|Lower Kananaskis Lake|
We went out this past weekend with the goal of finding out why this park is so incredibly popular with families. We wanted to know why you had to book 3 months to the day, first thing in the morning, and be religious about it in order to get a reservation for the Boulton Creek or Elkwood Campground. We explored the bike trails, conquered the interpretive trails, sought out playgrounds, threw rocks in the Lower Lake and even went for a short canoe ride.
|Hiking around Marl Lake|
We were a little naive heading out Friday with no reservation, assuming we'd easily find a campsite. We knew we'd never get into Boulton Creek or Elkwood but we thought we'd have no problems getting one of the 100+ sites at Lower Lake. Along with the smaller Interlakes Campground, there are 150 campsites that don't take reservations in PLPP and we aimed to grab one.
The first sign that maybe we were in trouble was upon entering the park when we saw a sign saying all campgrounds were full. The optimistic I am, I thought maybe they hadn't updated the sign yet since it was early in the afternoon and campsites had to be vacated by 2pm. We drove to the Visitor Centre and they confirmed our fears that yes, we'd most likely find no free campsites in the park. We began the unpleasant task of driving towards the Lower Lake to find out first hand if this was true. We chose loop B with trailers behind us choosing A and C - let the games begin! Who would find a spot? Would anybody?
Driving around the loop we were frustrated by the amount of sites clearly claimed earlier in the week - a lawn chair here, a tent hastily thrown up there. The Drop and Go Game has become quite a problem in local campgrounds here with locals driving out earlier in the week, paying for a site, and going back home until the weekend. It makes it almost impossible for those rule-abiding campers like us to actually find a site. Park rules prohibit such behavior but campground attendants have to catch you in the act to really do much and can't touch your private property once you've paid for a site. Fail to show up by the time your renewal payment is due though and expect to find your tent shoved into the trees by the site's new occupants - and this is actually encouraged by Park Staff.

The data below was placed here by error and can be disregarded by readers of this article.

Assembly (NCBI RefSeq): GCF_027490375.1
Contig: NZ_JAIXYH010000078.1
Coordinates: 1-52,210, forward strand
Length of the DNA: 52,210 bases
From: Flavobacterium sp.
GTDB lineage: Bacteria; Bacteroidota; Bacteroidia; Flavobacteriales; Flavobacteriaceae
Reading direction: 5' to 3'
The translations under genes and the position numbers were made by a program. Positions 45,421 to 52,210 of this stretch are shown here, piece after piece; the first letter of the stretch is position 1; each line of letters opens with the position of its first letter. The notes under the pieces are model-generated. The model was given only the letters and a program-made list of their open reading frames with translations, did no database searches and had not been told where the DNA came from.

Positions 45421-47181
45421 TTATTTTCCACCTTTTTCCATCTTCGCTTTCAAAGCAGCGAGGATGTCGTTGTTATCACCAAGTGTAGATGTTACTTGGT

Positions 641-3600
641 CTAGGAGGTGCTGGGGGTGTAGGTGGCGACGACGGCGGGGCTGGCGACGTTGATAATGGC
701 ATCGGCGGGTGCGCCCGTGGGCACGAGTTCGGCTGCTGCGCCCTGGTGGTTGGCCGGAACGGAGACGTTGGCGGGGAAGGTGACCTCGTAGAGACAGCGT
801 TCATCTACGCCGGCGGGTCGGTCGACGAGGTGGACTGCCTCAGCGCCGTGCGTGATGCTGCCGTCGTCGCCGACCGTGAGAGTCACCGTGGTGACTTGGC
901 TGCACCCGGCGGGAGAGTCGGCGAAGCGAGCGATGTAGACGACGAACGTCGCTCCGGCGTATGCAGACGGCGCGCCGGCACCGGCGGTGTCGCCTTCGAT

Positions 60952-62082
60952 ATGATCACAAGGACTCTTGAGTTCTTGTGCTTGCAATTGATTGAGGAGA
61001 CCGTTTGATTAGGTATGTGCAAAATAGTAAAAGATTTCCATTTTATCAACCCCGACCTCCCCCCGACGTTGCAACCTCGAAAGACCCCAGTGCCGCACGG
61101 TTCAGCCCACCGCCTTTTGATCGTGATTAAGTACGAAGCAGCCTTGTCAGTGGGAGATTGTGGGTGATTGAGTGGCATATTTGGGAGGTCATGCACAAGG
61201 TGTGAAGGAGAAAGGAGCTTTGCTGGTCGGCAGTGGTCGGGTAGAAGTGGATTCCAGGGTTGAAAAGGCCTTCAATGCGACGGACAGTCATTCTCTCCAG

Surprisingly, we did find a free site near the end of our loop and I'm pretty sure it was the only vacant site in the whole park after talking to other campers who had been trying as early as Wednesday to find a site. Apparently, spending a night in overflow is common practice as you wait for a site to clear the next morning. Thank God we didn't have to go that route.
|Our campsite at Lower Lake|
I find it sad that it's so hard to be spontaneous about camping. The days of making a last minute decision to go camping, packing up Friday after work and driving out to a nearby campground are gone. We're generally pretty good about making reservations but you get tired of planning out every weekend of summer back in April. We left a few hole in our calendar on purpose so that we could play things by ear. I hate to think that next summer we might actually have to book a campsite in advance for every weekend - just in case we want to go out.
If you are available to go camping mid-week or are ok with shoulder season camping (Spring/Fall), you'll have fewer problems getting a site. Also, If you are willing to seek out more remote campgrounds or places off the beaten path, you'll find something for sure. Guaranteed though, if you want to camp where all the other families are camping (usually for good reason), start with a reservation and plan ahead!
One does have to wonder though - why are there so many campgrounds that don't take reservations and how do people get spots in them? Ideas? I'd love your feed-back and advice. 150 available sites for last minute folk seems like a lot to me. How do you get one of those coveted non-reserve sites?
|Happy Camping Moments|
I'd also love to hear from you if you know of a great local campground within a two hour drive of Calgary that's actually easy to get into without a reservation.
Watch for part two of this story: Peter Lougheed Provincial Park for Families
In the next post I'll cover the interpretive trails, biking trails and best ways to explore the park as a family.